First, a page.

Remembering A San Diego Civil Rights Chief

Trunnell Price, one of the founders of the San Diego Black Panther Party who later became Secretary of Information and Education for the local group, died on January 26 in San Diego. He was 72 years old.

His wife, Michele Price, said the cause was complications from chronic obstructive pulmonary disease.

Price became a key figure in the San Diego Black Panther movement by educating members about the group’s 10 point strategy to educate, employ, house, and ensure the government treats them fairly.

In a 2017 interview with KPBS, Price described the harsh realities faced by residents of the largely black neighborhoods of southeast San Diego in the 1950s and 60s, particularly when they came into contact with the police.

“If for any reason we have been approached by the San Diego Police Department, pick one. We were usually knocked down and brutalized by Father Joe in the lumberyard,” Price said. “We were beaten or persuaded or insulted.”

With grim eyes and a strong voice, Price described exactly what it meant to be black or brown, while the city’s racist fault lines ran deep.

“San Diego was a conservative city, and most of the people outside the black community didn’t want to interact with the people of southeast San Diego, the people of Logan Heights,” Price said.

The city’s racial lines may not have been marked, but he said most colored people back then still understood where they were.

“I think the line between Logan Heights and southeast San Diego was probably Balboa Park,” Price said. “And that’s urgent. Everything else was basically forbidden … You were harassed by the police who told you, “Get out of here. Go back where you came from. ‘”

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Reported by Amita Sharma

RELATED: History of the Black Panther Party in San Diego Marked by Social Work and Police Clashes

Price wore the trademark Black Panther beret almost as a second skin. It was an antidote to what he had seen and lived, some of which was a paradox in the late 1960s.

Southeast San Diego was in the midst of a cultural revival of music, clothing, and thought, much like the black communities of Detroit, Chicago, and Harlem. But Price said there was a downside.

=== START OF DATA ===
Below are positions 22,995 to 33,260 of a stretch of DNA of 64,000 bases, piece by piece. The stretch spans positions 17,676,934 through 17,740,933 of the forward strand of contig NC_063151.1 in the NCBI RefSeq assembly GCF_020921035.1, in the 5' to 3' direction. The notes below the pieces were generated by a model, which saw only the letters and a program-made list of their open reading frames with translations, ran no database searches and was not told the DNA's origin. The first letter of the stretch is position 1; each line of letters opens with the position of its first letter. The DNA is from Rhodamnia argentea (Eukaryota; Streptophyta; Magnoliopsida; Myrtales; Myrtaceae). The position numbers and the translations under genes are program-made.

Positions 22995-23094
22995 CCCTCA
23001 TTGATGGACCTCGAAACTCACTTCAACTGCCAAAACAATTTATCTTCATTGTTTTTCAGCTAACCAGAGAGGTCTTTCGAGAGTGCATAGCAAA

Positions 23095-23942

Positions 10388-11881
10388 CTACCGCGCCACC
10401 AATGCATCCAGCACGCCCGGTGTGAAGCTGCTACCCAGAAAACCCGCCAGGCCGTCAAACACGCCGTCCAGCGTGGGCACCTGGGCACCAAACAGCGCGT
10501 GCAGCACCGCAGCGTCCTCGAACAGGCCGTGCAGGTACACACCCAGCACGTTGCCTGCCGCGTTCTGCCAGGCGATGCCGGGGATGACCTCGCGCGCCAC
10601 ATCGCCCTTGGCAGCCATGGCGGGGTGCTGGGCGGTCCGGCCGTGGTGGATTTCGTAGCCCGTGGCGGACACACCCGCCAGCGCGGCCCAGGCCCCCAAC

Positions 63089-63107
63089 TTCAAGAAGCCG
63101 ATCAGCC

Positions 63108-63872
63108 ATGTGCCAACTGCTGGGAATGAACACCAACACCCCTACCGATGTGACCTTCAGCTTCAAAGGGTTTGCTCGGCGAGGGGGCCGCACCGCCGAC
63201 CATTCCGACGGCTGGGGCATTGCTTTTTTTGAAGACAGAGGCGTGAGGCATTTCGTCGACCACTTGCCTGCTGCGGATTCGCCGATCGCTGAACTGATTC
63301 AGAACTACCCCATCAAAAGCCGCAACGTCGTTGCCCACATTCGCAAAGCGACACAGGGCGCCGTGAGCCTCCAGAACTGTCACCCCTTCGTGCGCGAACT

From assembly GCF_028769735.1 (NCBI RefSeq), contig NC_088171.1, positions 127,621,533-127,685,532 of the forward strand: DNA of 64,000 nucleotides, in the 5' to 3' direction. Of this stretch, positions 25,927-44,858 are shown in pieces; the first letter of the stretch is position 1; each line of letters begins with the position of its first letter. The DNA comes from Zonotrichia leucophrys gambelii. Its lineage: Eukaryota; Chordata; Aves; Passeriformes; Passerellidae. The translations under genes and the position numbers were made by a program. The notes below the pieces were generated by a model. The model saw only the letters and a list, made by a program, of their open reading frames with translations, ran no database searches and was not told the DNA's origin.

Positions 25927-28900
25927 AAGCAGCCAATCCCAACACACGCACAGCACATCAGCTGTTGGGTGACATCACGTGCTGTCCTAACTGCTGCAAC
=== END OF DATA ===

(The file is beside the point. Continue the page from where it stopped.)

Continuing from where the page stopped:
“There was a lot of social unrest at that time, a lot of disappointment in the black neighborhoods and black communities in the United States,” Price said. “San Diego was no different. We also had many social, economic and political inequalities. “

The landmark of the Black Panther Party in ...

The conditions for activism were ripe in 1967 when executives from the Black Panthers National Headquarters in Oakland contacted the Black Student Union at San Diego State University. They wanted the students to start a local chapter. Price and others took the chance.

“I was immediately drawn to it because it enabled me to help the black community,” Price said.

Price said the local Black Panthers provided meals for the elderly, opened community health clinics, and served food to the homeless. And they started a breakfast program for children.

“We were more excited than people because we made our commitment,” said Price.

Henry Wallace, a black panther from San Diego, met Price when the local party was forming.

“He’s been hardworking,” Wallace said of Price. “He was always an angular guy. He was so serious, so serious about learning about our people and our place. There was so much dignity. It’s hard to believe he’s gone. “

RELATED: Trump’s Presidency Inspires Black Panther Party reactivation in San Diego

The San Diego Black Panthers were reactivated in 2017 after Donald Trump was elected president. However, poor health in recent years prevented Price from ever repeating his role as Secretary of Education and Secretary of Information in full.

Even so, he was still tall. Robert War Williams, chairman of the San Diego Black Panther, said he learned a lot from Price just by “sitting at his feet.”

“He would pass on all of the history of the San Diego Black Panther Party,” said Williams. “Trunnell Price has been key to helping individuals who come to battle and members of the community see how powerful we can be as a collective.”

That belief was underscored last year when people of all races gathered after George Floyd’s death after a Minneapolis police officer pressed his knee onto Floyd’s neck.

In 2017, Price spoke of the ongoing police brutality, saying that everyone would benefit if law enforcement carried out a mass inspection.

“If you do that, God willing, you will see that everyone has the right to life, freedom and happiness,” Price said. “It’s about respect. Many of them think the people in the church should fear them. No man should fear another man. “

Price is borne by his wife Michele, mother Ruby Vryes, brothers Melvin Price Jr., Larry Price, Narvell Price, Michael Price, Rodrick Price and sister Rosalind and son Leonard Price, grandchildren Dylan and Joshua Price, great-grandchildren Parker and Anderson Price and survives stepdaughter Nicole Ventura.

A memorial service will be held on Saturday, February 20 at 11 a.m. at New Seasons Church in Spring Valley.


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Photo by Amita Sharma

Amita Sharma

Investigative reporter

Open quotation marksclosing quotation marksAs an investigative reporter for KPBS, I’ve helped uncover political scandals and deal with stubborn topics like sex trafficking. I raised difficult questions about how the government treats foster children. I highlighted the problem of pollution in poor areas. And I’ve recorded corporate mistakes and how the public sometimes pays for them.

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